As is the case in so many “open secret” situations, the breadth and depth of the secret usually isn’t known by everyone. Often you only see enough to make you uneasy, not enough to make you question whether it’s worth risking your job over.
Looking back, I realized it's like being in a family with a drunk or abusive parent. It's very hard to break out of the family dynamic. The actresses say they were told if they spoke out, they'd be putting the 100 people on cast and crew out of work. As their statement suggests, this is an unfair burden to put on any young employee. When the show premiered, Bush and Burton were 21, Lenz (then Galeotti) was 22. Writers, though a little bit older, were even more expendable, since they weren't the face of the show.
I feel especially guilty because in most work situations, I try to help defend women and underlings from any harassment I witness, but on One Tree Hill, I was entering a show and culture that had already been running for five years and to speak up when the boss was being lewd or asking for a massage would have been suicidal. Especially when I couldn't even question a plot point.
Schwahn had a habit of following such behavior with a loud disclaimer: “I’m only kidding,” which, in hindsight was probably meant to undermine any possible complaint. But I regret not doing more.
If you were to try to analyze -- not excuse -- Schwahn's particular response to getting power, lording over people and presuming desirability to women -- you might look at his hardscrabble origins - though plenty of people start out like that without behaving this way. He told us of sleeping on the floor of a dorm at college and eating potatoes. He told us of going home at Christmas and all his relatives just wanting him to hand over wads of cash as gifts. But nothing excuses abuse of others.
With so many stories emanating out of Hollywood, it's hard to know what kind of longterm traction this particular one will have. One Tree Hill is long gone. His current show is up in the air as of this writing.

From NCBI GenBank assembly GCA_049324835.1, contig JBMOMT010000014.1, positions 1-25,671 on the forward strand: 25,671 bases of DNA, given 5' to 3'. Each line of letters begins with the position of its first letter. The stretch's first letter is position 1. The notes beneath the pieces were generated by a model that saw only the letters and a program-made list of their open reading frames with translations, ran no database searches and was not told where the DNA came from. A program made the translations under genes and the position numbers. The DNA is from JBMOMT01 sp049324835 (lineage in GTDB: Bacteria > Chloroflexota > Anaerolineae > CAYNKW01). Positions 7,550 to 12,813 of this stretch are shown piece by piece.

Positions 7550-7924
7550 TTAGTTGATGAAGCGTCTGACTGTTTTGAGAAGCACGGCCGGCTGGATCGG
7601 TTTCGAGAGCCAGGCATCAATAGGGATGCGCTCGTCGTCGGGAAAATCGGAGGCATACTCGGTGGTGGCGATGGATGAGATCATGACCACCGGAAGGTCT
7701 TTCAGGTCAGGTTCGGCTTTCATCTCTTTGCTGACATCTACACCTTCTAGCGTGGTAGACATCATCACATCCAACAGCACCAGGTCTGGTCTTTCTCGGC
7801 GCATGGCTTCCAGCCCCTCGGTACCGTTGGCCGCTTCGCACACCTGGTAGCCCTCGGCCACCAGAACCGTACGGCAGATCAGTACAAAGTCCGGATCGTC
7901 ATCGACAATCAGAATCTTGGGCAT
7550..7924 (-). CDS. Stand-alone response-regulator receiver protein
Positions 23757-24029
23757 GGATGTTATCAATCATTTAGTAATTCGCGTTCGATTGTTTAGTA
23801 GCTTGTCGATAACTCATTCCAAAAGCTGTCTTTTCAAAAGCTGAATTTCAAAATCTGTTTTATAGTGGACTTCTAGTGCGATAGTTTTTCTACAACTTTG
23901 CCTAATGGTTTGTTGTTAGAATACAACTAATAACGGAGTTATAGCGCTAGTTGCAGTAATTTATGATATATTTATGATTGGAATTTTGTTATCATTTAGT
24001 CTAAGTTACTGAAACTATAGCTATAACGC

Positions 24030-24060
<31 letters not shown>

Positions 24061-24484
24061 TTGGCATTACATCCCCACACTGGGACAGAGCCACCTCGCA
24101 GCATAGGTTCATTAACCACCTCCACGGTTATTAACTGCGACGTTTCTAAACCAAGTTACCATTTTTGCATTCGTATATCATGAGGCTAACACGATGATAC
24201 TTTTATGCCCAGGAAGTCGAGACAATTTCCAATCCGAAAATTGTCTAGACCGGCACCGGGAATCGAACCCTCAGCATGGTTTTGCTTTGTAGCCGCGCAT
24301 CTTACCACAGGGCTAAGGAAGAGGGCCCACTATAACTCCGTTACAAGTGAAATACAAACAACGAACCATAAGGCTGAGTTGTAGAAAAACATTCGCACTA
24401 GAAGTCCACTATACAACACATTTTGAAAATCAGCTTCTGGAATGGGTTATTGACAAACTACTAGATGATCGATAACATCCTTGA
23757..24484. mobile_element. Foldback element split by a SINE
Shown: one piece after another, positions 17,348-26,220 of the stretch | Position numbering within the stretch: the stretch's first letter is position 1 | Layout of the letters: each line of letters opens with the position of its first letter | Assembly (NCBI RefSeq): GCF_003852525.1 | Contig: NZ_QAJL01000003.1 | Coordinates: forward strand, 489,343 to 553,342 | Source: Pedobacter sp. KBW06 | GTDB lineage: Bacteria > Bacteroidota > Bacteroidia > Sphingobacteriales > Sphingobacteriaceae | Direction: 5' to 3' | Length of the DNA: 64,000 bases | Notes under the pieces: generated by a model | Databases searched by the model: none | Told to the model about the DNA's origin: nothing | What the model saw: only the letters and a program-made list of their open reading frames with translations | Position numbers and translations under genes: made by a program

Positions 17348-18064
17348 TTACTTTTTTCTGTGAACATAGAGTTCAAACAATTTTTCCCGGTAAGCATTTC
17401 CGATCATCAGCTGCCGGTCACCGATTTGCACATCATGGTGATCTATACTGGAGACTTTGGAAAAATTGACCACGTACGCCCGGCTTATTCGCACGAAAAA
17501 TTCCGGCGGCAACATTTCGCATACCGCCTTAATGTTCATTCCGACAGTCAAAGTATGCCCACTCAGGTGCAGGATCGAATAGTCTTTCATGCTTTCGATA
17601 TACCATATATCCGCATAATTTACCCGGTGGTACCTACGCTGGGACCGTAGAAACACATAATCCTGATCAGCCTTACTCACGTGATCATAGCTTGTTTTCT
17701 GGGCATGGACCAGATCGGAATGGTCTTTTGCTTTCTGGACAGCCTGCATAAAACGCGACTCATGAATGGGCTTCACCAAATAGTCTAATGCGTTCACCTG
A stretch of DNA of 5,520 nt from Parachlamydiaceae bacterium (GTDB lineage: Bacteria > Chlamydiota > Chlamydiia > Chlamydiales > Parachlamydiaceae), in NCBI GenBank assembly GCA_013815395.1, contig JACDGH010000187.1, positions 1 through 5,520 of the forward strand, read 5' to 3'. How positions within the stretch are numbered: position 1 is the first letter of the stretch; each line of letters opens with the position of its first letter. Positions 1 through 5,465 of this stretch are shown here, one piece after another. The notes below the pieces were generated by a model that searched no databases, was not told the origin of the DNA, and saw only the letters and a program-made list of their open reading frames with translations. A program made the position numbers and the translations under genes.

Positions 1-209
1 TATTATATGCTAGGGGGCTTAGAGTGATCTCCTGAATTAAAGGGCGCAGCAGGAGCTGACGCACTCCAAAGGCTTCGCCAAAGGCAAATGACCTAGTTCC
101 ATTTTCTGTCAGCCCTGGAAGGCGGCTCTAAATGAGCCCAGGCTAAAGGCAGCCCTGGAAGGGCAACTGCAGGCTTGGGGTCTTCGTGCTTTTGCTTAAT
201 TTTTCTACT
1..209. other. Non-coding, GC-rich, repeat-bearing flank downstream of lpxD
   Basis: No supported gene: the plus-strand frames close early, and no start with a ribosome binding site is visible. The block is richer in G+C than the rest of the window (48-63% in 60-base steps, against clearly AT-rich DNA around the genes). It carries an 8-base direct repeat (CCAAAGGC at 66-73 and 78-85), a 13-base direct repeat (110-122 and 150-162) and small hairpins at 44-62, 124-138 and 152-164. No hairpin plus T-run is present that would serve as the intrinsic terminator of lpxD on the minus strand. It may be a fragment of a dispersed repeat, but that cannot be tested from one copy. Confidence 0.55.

This has been a breaking point for women speaking up, which is huge. My hope is that this cultural moment also leads to men speaking up in the moment and nipping this kind of behavior in the bud, instead of being ignorant or complicit.
The irony underlying the catchphrase "What Just Happened?" is that we should have seen it all along.
Also ironically, the show was always about being your best self, overcoming a malevolent Dad, and learning how to become an adult (season 5 brilliantly skipped ahead from high school years to post-college return to hometown, which allowed the actors to play closer to their real ages.)
With the breaking of this story, the biggest headline should be the fierce strength of the female cast and crew assembled by Schwahn. Not just in how they survived and supported each other, but in now creating a united front to help try to change the industry. Lenz even managed to speak of hope and redemption:
POSTSCRIPT: two days after I posted this, the cast and crew of his current show, E!'s The Royals, issued its own statement about Schwahn's behavior. He was almost immediately suspended.
POST SCRIPT 2: Friday Nov. 17, Variety's story with some of the gory, upsetting details of Schwahn's behavior was published. It isn't pretty.
POST SCRIPT 3: It took several more weeks, but Schwahn was indeed fired from The Royals. From Audrey Wauchope's small tweet grew a landslide. Bush and Burton tweeted that justice was served.